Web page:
Tools for Teaching Your Children About Money

Despite, at times, all indications to the contrary, your children are watching and listening to you. As a result, parents have a huge influence on their children’s financial behavior. What’s more, habits surrounding money are formed at a very young age. We all need to learn how to earn, save, invest, consume and give our money. These skills are as basic to life as cooking and doing laundry.

To help develop responsible financial habits in your children, talk about money in front of and with them. Let them watch you pay bills and reconcile your bank and credit card accounts. Show them that handling money is a normal part of everyday life. Conversations can be appropriate for their age and ability to understand.

It’s also wise to start early and show kids what money is and how it is used. Put coins and various bills in a jar, and demonstrate how money is added (earned) and removed (spent). Have them add up the total in the jar and keep a register. When you buy a toy with them, have them take money out of the jar and give it to the cashier. When you get back home, show them the total is less by the cost of the toy they purchased.

Don’t just give kids an allowance. Instead, have them earn money by doing chores or assuming other responsibilities around the house. Perhaps they can earn different amounts based on the chores they are willing to do. Mowing the lawn might earn them $10 while taking out the trash and keeping their room clean may earn them $5 per week.

The money they earn should go in three separate jars, labeled “savings first,” “sharing” and “spending.” The savings jar can be used to teach delayed gratification. For example, they will be able to make larger purchases by saving a little of each “paycheck” or birthday gift. The sharing jar is used to give to others in need, or maybe to buy a toy for their sibling. When you pass the Salvation Army’s red buckets and bell ringers, putting in some of your money and having them put in some from their sharing jar demonstrates how this works.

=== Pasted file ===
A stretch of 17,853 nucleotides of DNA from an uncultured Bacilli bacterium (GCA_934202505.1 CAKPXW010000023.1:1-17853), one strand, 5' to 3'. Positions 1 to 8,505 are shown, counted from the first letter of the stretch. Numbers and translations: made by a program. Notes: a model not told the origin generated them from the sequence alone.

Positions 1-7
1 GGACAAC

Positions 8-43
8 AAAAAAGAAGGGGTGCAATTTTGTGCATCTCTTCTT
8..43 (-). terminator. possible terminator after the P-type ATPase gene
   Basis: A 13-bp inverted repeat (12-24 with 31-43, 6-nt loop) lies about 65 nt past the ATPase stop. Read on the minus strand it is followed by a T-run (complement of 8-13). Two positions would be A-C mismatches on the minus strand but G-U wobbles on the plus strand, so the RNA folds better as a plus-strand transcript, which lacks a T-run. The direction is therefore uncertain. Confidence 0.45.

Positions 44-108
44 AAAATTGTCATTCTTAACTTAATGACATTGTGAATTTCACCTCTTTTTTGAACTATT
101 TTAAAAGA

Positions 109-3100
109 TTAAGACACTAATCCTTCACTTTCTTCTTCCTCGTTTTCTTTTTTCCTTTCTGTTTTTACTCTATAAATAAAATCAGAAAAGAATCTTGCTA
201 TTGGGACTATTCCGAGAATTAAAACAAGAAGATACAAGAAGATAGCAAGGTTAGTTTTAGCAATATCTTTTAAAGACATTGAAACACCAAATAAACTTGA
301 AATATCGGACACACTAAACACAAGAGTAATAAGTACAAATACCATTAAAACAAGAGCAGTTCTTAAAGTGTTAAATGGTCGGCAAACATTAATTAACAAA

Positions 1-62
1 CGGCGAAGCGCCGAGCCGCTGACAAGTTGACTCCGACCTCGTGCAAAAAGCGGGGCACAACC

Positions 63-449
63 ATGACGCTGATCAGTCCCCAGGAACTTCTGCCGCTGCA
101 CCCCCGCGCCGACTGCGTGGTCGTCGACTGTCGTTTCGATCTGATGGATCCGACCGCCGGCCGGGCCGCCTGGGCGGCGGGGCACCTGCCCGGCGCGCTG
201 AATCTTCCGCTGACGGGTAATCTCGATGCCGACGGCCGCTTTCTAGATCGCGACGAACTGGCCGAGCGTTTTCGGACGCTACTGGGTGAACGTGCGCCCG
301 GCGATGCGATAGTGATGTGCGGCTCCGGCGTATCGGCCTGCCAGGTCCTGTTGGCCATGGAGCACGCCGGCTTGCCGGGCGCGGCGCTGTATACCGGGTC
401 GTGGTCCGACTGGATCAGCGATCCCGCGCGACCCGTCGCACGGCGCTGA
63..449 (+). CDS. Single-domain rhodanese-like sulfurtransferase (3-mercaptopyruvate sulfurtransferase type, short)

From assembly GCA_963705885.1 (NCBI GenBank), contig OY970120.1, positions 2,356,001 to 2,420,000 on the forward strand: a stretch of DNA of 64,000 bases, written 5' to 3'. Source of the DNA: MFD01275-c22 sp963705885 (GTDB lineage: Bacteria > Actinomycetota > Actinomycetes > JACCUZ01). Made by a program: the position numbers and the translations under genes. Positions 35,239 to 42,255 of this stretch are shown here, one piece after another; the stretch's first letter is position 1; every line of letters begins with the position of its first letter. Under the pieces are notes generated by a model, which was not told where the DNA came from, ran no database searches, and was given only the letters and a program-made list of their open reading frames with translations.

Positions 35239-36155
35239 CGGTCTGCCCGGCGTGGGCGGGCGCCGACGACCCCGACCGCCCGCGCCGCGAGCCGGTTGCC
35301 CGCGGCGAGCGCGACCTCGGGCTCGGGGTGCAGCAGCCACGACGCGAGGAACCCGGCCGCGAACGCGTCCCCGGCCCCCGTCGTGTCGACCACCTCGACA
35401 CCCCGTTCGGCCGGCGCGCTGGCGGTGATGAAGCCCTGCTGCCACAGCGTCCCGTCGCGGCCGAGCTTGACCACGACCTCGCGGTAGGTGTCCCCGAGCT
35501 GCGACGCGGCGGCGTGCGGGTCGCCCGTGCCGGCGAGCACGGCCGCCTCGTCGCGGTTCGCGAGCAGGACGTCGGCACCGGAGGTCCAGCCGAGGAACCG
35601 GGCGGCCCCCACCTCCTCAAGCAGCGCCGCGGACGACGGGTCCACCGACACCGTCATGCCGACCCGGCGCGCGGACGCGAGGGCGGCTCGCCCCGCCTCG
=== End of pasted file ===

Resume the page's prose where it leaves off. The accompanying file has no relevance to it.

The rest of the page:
When your children want to buy something, have them decide if they are willing to spend their money for that item. Kids need to learn to make responsible choices and understand how purchase decisions will impact them. Let your children make mistakes and have regrets about spending money, without bailing them out.

Most likely your kids will see you use credit cards on a regular basis. Explain how they work and that money will come out of your “jar” at the end of each month to pay for everything that you charged to them. Show them the credit card statement, and explain what the penalty would be for not having enough money in the bank (or jar) to pay the current balance. Once your kids are adults and off to college, it is easy for them to get into trouble with credit cards if they don’t fully understand the potential pitfalls.

When they’re old enough, open bank accounts for your children and have them transfer their jar money there. Teach them about making deposits, writing checks and keeping track of the account balance. Once they get their first job, they will learn how a regular paycheck grows their money and allows them to purchase more of what they want.

Teaching your children to become self-sufficient and have realistic attitudes about money is a gift to both them and to you. Giving them the tools to succeed financially will hopefully keep them from returning home to live with you during your retirement years.

This commentary originally appeared January 7 on CasperStarTribune.com

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The opinions expressed by featured authors are their own and may not accurately reflect those of the BAM ALLIANCE. This article is for general information only and is not intended to serve as specific financial, accounting or tax advice.

© 2018, The BAM ALLIANCE

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Connie Brezik, CPA/PFS, CFP®

As a wealth advisor at Buckingham Strategic Wealth, Connie works with clients to form a comprehensive financial plan tailored to their individual circumstances, one that includes portfolio management, tax strategies, wealth transfer considerations, retirement analysis and education planning. She welcomes the chance to help clients work through difficult situations, finding solutions that they may not have thought of and guidance about what to do if their plans don't work out as anticipated.

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